Yup, approximately 95% of auto journalists want to delude us and themselves, that all cars should be sports cars and judged accordingly. #FAIL.

Petrol heads at CU trying to stop the revolution.

The shift buttons may have frustrated the reviewer, but claiming they would remain frustrating “every day” falsely implies that they don’t work. Consumer Reports did a hack job on this review, but no worse than Honda’s lame marketing efforts for the Clarity PHEV. We drove our Clarity Plug-In Hybrid for nearly 10 months before finally visiting a gas station. For those 10 months we were using the same amount of gasoline as a Tesla, but we always had the gas that Honda put in the car as a back-up for emergencies–or simply for greater convenience. We heard the engine a few times during those 10 months, but it was not loud. Consumer Reports didn’t explain that the only time the engine gets loud is when you’re climbing a significant grade or accelerating after the battery power is used up. The interior of the car is comfortable and well-appointed. The handling is competent–as far as the low-rolling resistance tires can take it. If Consumer Reports wants a track-day car, they should have done what some owners have done and put stickier tires on the Clarity PHEV. Those owners report superb handling. A large number of very satisfied owners who participate on… Read more »

You mean the ads that have a driving in electric until the electric runs out and gas turns on. Ok 👍

I have been a CR customer for decades. I realize their car reviews are best left to the experts (C&D, MotorWeek, etc.) I LOVE my Clarity, had it since June, some initial new model bugs but resolved with Service Bulletin software updates. CR is so wrong, thinking about dropping my membership.

If you do drop them make sure you tell them why…

I just drove 10000 km in my clarity in 3 months. Bought less than 60 dollars of gas.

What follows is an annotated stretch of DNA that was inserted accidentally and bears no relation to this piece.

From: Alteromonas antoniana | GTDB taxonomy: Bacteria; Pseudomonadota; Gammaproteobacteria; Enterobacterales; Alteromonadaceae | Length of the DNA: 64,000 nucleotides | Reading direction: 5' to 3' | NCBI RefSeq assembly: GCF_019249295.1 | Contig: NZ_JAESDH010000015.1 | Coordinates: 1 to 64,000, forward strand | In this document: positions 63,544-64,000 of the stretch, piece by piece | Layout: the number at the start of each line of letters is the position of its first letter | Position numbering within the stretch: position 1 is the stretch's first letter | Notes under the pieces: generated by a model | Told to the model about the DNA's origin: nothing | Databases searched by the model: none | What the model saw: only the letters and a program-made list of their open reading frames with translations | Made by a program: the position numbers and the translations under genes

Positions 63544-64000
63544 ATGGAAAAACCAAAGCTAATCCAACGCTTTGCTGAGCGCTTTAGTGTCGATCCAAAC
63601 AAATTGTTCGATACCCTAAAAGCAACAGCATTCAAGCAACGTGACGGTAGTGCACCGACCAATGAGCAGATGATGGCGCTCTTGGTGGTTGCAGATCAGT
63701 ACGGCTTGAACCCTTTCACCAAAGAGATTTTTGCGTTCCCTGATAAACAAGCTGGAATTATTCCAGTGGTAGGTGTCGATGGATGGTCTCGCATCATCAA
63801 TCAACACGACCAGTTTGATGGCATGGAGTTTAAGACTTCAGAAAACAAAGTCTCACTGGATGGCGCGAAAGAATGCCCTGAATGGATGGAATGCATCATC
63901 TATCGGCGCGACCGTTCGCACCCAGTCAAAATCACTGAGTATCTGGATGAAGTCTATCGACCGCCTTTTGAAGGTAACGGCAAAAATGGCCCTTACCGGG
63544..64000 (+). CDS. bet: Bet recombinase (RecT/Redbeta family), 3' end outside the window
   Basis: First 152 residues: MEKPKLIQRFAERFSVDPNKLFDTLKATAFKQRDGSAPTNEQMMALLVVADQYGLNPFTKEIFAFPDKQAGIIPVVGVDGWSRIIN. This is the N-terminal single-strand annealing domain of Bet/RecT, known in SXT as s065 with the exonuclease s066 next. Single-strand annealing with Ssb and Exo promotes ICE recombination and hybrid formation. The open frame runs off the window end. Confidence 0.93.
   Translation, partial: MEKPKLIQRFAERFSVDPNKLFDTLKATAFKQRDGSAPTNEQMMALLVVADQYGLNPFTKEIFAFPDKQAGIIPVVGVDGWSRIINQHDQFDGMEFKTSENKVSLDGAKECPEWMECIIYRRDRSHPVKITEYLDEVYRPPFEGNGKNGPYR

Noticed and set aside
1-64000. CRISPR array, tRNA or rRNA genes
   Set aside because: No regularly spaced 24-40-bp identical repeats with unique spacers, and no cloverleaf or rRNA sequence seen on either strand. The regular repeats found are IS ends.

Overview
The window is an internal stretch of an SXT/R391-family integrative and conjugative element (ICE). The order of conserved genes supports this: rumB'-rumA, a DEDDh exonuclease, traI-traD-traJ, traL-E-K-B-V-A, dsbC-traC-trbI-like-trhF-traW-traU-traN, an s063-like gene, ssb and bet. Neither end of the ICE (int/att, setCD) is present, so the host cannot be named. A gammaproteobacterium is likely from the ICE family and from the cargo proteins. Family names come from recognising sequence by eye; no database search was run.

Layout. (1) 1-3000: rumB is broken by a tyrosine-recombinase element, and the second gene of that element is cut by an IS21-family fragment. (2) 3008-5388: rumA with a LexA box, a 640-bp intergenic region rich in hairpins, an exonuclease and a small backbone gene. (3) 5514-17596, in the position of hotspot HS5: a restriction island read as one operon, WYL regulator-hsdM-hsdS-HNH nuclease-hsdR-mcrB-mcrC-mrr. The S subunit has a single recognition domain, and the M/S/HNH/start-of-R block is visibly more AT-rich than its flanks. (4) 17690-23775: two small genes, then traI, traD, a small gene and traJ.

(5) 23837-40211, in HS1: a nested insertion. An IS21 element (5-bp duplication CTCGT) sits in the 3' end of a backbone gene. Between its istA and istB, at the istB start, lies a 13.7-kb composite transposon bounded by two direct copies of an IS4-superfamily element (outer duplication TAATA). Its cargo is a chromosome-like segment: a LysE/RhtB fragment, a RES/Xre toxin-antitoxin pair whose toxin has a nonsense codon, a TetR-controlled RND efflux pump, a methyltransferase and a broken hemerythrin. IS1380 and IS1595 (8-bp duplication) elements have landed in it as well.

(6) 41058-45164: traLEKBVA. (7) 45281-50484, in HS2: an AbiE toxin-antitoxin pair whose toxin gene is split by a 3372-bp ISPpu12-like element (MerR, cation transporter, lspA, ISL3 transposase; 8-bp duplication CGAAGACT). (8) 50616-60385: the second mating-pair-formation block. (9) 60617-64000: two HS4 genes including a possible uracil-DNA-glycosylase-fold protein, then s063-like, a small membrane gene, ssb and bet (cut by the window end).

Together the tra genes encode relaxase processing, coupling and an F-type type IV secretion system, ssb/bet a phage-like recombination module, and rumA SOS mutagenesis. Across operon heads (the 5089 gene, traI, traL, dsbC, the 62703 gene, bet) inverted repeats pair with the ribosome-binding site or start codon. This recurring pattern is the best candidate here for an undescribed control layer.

95 percent of the drive is in blissful silence so when the motor kicks in yes its jarring.

With is as the same amount of mileage would have cost me 900 dollars in my already super efficient diesel vw

CR’s Clarity review is much more negative than their 2016 review of the Volt ( “2016 Chevrolet Volt Quick Drive | Consumer Reports”). They describe the Volt’s transition to gas as “commenably smooth and unobtrusive” (versus the Clarity: “the gas engine is loud when it kicks-in”); “handling is sound and responsive” (versus the Clarity: “not particularly adept… sloppy but secure when pushed to its limits, which it reached quickly”).

Does CR really feel that the Volt’s handling and gas/electric integration are that much better? Or is this change in language also the result of the passage of time? I noticed that the 2016 review seems to spend extra time explaining just what plug-in hybrid means; and describing how cool it is to drive on just electricity. Perhaps we’re “over the (PHEV) honeymoon,” and in 2018, a PHEV needs to be more than just acceptable to get a positive CR review. The whole demeanor of CR’s reviewer in the Clarity review sounds like my grumpy uncle, before he has his morning coffee.